Since then, Musk has been causing a commotion in the Twitterverse. He’s slashed staff, reinstated rule-breaking accounts only to re-ban them, introduced paid “verified” status, and pushed for a subscription model. Let’s just say it’s been a roller coaster of changes, and some big names like Elton John, Jim Carrey, and MTA got off Twitter.
Now, let’s talk about Jack Dorsey. Remember him?
Initially, he was all for Musk’s takeover, trusting in Musk’s mission to “extend the light of consciousness.” But lately, Dorsey’s tune has changed. Dorsey recently criticized Musk’s leadership, saying things went south after the Twitter acquisition.
Dorsey while no longer in control of Twitter, did, however, play a role in backing Bluesky, which is now a separate company with its own CEO.
The story of Twitter’s creation
Let’s take a stroll down memory lane and revisit the early days of Twitter, back when Jack Dorsey was its fearless leader. In Jack’s younger years, he dropped out of college from New York University to chase his passion for creating tools to help people communicate online.
After a stint at a startup called Coschedule, Dorsey decided to give college another go at Columbia University. But the call of the digital world was too strong, and soon enough, he was back in the trenches, working on a little project that would eventually become one of the world’s most popular social media platforms.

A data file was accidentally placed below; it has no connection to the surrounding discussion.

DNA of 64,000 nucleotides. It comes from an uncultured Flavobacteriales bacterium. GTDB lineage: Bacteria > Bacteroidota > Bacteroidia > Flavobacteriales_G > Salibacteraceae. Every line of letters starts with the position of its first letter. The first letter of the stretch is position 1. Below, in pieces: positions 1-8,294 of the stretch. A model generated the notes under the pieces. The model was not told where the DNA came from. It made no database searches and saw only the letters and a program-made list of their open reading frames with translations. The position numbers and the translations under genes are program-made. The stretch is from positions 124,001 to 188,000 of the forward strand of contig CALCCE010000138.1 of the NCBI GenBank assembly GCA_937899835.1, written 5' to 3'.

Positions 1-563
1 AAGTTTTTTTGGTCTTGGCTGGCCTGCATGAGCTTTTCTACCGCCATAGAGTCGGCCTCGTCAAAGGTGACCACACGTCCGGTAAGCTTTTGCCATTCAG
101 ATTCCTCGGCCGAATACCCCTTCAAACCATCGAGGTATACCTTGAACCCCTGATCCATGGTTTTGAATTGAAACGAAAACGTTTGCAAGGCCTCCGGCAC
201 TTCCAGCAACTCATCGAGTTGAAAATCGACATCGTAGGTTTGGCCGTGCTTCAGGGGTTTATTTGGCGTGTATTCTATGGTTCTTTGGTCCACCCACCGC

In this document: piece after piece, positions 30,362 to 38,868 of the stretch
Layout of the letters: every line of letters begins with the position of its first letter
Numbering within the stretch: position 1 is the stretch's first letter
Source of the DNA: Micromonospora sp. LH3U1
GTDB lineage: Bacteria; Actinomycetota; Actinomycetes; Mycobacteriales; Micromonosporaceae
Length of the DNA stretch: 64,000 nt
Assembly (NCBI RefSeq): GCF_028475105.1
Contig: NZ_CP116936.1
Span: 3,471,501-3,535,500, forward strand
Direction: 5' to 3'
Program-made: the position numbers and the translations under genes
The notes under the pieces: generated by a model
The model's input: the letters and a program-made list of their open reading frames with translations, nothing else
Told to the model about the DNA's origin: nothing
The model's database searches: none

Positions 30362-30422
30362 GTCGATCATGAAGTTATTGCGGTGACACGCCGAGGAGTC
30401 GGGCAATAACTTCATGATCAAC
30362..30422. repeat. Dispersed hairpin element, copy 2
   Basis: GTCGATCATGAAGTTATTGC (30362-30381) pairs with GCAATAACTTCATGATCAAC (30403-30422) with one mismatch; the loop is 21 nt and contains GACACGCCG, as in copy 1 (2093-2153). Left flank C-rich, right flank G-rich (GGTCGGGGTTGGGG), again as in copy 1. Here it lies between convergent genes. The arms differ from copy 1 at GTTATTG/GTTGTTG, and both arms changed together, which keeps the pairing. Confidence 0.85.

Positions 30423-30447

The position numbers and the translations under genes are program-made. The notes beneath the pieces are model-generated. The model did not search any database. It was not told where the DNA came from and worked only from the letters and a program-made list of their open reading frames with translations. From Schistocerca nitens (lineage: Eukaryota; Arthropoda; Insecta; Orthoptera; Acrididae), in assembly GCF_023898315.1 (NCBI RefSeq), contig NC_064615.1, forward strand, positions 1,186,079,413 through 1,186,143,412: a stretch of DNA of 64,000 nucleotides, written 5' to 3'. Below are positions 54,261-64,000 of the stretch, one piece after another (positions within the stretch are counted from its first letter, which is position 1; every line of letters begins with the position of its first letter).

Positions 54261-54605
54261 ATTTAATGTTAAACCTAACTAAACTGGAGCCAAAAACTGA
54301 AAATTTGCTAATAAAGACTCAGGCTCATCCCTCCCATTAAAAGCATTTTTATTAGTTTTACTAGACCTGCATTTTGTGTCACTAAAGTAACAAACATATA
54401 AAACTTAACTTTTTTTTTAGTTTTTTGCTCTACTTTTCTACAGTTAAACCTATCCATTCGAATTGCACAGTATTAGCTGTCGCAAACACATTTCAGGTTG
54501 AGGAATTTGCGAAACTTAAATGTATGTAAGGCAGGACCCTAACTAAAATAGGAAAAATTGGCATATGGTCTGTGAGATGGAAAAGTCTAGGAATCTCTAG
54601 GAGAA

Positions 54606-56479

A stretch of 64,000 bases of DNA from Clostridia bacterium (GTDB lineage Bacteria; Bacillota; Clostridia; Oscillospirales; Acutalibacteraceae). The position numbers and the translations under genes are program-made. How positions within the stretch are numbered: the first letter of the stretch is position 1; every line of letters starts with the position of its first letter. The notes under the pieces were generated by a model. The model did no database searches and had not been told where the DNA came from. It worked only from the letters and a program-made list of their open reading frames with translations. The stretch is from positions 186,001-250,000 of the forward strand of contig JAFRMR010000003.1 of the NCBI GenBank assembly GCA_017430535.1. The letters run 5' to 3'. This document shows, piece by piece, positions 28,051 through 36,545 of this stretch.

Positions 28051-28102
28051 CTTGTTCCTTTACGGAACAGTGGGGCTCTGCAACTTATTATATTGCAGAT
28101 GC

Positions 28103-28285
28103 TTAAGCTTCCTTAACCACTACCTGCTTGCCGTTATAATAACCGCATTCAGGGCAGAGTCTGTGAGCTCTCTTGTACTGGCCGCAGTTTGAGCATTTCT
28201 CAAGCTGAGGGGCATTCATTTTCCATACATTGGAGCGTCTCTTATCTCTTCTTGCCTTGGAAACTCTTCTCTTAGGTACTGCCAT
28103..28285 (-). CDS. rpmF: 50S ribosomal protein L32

Dorsey, along with Noah Glass, Biz Stone, and Evan Williams, toiled away in his San Francisco apartment to bring Twitter to life. By March 2006 Dorsey sent out the first tweet: “just setting up my twttr.” The rest, as they say, is history.
The inspiration for Twitter came from Dorsey’s childhood fascination with emergency dispatch centers in St. Louis. As a kid with a speech impediment, Dorsey spent a lot of time at home, tinkering with computers and listening to police scanners. Those short, concise bursts of communication used by emergency personnel eventually laid the groundwork for Twitter’s 280-character limit.
The idea was essentially to create a text messaging app, that would broadcast your texts to the world.